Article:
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From the Self-Portrait to the Selfie: The Myth of Narcissus up to Today

The symbolic value of the myth of Narcissus is evident in the practice of self-portraits by artists

3 minutes

 

Ovid’s Metamorphoses is the main text responsible for the diffusion of mythology. It was widely translated and reinterpreted through time, until the 18th century, and it heavily influenced diverse cultural fields, especially figurative art. Painters usually based their works on the translated versions rather than on the original text and, consequently, they were influenced by the allegorical interpretations that enriched them.
One of the most intriguing and represented myths was that of Narcissus, found in the third book of the Metamorphoses. What is it, then, that attracted so many western artists to the myth of this young man who was in love with himself?

 

The two main themes examined in this story are that of the double and deceit. The double can be identified both with Narcissus’ reflection on the water and with the voice of Echo, the nymph who loved Narcissus and that could only repeat what she heard. Deceit, on the other hand, was experienced by both Narcissus and Echo. In the first instance, the man falls in love with himself. In the second, the nymph distorts the meaning of what she thinks by repeating what she hears. Therefore, the dominant sense in the narration is sight.
For this reason, in his De Pictura (1435), Alberti symbolically presented this myth as the origin of painting. The water surface that Narcissus contemplates is like a painting, where the correspondence of reality with its image is represented. This image corresponds to the space enclosed by Narcissus arms, just like the painting is delimited by the canvas, being a fragment of the world. From the 16th century onwards, artists not only considered themselves as the creators of their works but they also started to represent themselves as such. The artists’ will of self-representation led to the birth of self-portraits. The symbolic value of the myth of Narcissus is evident in this practice, especially because 16th century artists used a mirror for their self-figurations. A clear example where the mirror is not hidden but emphasized in its circular and convex shape is Parmigianino‘s self-portrait of 1524.

 

Parmigianino, “Self-portrait in a Convex Mirror,” c. 1524, oil on wood, 24,4 × 24,4 cm. Kunsthistorisches Museum, Vienna.

Parmigianino, “Self-portrait in a Convex Mirror,” c. 1524, oil on wood, 24,4 × 24,4 cm.
Kunsthistorisches Museum, Vienna.

 

Norman Rockwell, “Triple Self-Portrait,” 1960, oil on canvas, 113 x 88 cm. Collection of The Norman Rockwell Museum at Stockbridge

Norman Rockwell, “Triple Self-Portrait,” 1960, oil on canvas, 113 x 88 cm. Collection of The Norman Rockwell Museum at Stockbridge

From that point on, art history has been littered with self-portraits and mirror representations have never disappeared, not even in the contemporary age. For example, in Norman Rockwell‘s self-portrait dated 1960, there is a triple self-representation: the artist on the actual canvas, the artist on the painted canvas, and the artist’s reflection in the mirror. Just as in Ovid’s myth, sight here is the real protagonist and its power is strengthened by the artist’s glasses. In the 20th century, self-portraits snuck into photography as well, as proved by Claude Cahun‘s work. In this case, the artist becomes a new Narcissus who, together with her double in the mirror, looks at the public with self-satisfaction and immortalizes herself with the camera’s self-timer. What is interesting here, beyond the psycho-analytical discoveries of narcissism, is how these attitudes seem to be leading to nowadays self-celebration.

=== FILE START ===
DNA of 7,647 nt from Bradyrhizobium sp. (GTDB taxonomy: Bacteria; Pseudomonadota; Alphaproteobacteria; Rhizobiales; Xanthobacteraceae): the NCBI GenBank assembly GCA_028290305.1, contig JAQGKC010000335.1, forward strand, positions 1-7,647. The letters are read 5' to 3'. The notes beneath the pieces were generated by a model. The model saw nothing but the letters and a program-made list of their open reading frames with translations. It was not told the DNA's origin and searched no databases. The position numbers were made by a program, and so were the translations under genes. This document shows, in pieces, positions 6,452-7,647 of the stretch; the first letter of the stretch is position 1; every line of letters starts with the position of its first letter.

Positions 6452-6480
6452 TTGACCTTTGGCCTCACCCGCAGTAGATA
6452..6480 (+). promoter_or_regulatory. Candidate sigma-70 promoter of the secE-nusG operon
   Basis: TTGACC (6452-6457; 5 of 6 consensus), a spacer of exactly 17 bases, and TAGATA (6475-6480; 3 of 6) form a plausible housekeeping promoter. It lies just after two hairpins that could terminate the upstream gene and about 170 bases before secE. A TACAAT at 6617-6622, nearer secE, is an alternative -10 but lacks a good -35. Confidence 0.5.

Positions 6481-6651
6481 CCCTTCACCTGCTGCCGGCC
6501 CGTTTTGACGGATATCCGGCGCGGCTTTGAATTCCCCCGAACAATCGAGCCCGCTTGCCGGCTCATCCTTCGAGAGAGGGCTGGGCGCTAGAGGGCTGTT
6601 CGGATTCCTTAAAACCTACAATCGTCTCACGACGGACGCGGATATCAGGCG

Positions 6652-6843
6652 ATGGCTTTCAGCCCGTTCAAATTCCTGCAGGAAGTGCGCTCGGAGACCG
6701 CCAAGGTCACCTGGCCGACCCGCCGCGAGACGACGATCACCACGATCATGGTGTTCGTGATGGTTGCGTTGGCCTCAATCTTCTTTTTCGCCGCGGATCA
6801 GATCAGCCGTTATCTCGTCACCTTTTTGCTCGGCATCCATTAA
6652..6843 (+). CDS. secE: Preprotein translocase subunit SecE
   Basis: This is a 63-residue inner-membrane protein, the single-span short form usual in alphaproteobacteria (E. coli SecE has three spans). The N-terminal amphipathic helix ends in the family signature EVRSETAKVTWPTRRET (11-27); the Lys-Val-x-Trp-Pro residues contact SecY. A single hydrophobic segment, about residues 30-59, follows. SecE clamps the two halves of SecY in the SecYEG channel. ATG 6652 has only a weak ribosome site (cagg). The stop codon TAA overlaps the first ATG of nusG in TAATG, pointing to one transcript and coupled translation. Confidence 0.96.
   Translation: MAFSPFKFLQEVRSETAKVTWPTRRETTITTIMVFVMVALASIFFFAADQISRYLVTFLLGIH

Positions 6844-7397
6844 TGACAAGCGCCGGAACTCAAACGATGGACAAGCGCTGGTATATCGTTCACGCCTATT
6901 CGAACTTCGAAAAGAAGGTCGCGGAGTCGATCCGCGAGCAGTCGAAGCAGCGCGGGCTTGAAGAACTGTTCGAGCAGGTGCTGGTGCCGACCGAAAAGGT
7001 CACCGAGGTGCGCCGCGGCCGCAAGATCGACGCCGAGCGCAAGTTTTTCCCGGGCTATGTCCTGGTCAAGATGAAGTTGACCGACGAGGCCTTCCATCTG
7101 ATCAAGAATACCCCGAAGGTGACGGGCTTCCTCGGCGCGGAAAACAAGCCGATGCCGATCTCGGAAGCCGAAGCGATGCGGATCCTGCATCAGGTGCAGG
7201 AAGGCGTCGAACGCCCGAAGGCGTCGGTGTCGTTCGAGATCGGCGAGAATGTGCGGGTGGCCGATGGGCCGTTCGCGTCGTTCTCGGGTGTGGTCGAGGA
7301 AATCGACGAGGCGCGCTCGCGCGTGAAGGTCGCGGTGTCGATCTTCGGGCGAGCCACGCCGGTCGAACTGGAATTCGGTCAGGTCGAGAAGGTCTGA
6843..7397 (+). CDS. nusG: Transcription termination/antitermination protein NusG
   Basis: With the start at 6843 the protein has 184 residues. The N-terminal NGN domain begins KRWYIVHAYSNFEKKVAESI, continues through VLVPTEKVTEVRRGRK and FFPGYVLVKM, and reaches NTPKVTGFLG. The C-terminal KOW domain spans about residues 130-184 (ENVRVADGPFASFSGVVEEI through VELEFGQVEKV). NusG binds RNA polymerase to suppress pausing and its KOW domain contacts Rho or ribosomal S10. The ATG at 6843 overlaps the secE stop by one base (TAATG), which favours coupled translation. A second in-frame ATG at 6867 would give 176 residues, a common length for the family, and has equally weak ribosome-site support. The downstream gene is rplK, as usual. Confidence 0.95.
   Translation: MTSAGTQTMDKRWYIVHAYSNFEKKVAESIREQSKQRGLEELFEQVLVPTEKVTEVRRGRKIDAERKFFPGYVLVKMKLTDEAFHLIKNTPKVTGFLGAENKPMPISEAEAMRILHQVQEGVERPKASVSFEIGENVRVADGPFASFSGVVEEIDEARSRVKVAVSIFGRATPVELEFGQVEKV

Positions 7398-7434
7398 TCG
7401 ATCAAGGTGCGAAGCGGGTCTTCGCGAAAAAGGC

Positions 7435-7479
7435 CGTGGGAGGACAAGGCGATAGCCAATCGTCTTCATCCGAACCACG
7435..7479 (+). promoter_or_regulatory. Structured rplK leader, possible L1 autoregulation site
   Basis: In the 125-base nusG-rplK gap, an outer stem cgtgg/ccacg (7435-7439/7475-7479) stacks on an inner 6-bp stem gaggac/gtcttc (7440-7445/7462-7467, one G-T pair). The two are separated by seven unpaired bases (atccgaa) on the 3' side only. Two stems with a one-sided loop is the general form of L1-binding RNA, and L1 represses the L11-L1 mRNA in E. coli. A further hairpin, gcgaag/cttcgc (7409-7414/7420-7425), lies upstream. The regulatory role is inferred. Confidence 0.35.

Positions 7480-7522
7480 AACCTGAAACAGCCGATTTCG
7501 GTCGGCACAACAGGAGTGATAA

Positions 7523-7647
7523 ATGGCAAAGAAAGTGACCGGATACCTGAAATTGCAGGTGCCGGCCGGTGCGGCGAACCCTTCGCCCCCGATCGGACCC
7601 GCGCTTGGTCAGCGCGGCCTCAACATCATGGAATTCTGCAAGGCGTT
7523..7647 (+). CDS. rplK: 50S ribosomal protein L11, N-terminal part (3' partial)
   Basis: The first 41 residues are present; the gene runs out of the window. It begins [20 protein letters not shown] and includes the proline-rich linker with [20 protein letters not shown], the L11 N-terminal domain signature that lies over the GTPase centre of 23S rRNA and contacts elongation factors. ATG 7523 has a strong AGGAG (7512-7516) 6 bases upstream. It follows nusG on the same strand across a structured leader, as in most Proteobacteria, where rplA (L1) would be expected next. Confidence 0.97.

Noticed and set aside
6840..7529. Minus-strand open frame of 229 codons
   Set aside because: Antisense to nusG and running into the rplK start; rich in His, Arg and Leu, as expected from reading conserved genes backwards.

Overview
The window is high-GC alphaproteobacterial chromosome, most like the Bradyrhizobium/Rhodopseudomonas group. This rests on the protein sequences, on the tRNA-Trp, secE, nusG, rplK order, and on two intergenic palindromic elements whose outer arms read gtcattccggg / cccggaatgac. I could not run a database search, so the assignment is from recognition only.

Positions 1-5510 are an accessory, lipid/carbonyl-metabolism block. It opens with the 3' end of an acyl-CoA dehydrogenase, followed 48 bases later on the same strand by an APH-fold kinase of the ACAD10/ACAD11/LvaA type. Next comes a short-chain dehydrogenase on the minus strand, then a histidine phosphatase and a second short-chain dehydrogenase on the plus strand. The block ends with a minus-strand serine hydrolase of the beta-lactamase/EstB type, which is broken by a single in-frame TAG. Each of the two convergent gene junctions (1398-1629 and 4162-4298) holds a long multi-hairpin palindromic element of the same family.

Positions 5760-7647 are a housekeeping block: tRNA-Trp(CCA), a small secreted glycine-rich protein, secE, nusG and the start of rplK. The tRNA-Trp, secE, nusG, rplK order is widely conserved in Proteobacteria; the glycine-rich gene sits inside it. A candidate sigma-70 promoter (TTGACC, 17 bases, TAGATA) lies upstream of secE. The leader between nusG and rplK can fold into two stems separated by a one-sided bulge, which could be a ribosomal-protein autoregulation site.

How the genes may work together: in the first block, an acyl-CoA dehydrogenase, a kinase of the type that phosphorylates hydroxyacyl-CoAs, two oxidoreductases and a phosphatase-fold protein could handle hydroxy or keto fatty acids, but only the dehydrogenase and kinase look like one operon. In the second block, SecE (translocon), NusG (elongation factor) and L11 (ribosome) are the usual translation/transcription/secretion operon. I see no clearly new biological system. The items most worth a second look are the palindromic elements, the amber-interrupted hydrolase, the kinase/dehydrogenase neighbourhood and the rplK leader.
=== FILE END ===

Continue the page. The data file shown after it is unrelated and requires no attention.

Claude Cahun, “Self-Portrait,” 1929.

Claude Cahun, “Self-Portrait,” 1929.

The act of taking a selfie and sharing it on social media is, very often, just self-contemplation and a manifestation of what is here and now. In the past, self-portraits were used by the artists to immortalize themselves in history and to assert their role within society.
On the other hand, when we photograph ourselves and share our image today, this does not have any eternal or unique value. This is perfectly coherent with our age of mechanical reproduction, in which manual skills are not essential to make a latest-generation self-portrait; a smartphone and an updated app are all that’s needed. The aim of our “self-portraits” is very different from in the past because, instead of enhancing our uniqueness, they make us part of the restless flux of the vast, ephemeral web.
Narcissus, the most beautiful man that ever existed, the one everyone fell in love with but no one was ever loved by, never disappeared to be swallowed by the earth and become a little, yellow flower. Narcissus winks at us through our newest smartphones’ screens, with satisfaction and some melancholy, because, even though a screen is not as deep as a lake, if you cannot swim you risk getting lost in the evanescence of your reflection.

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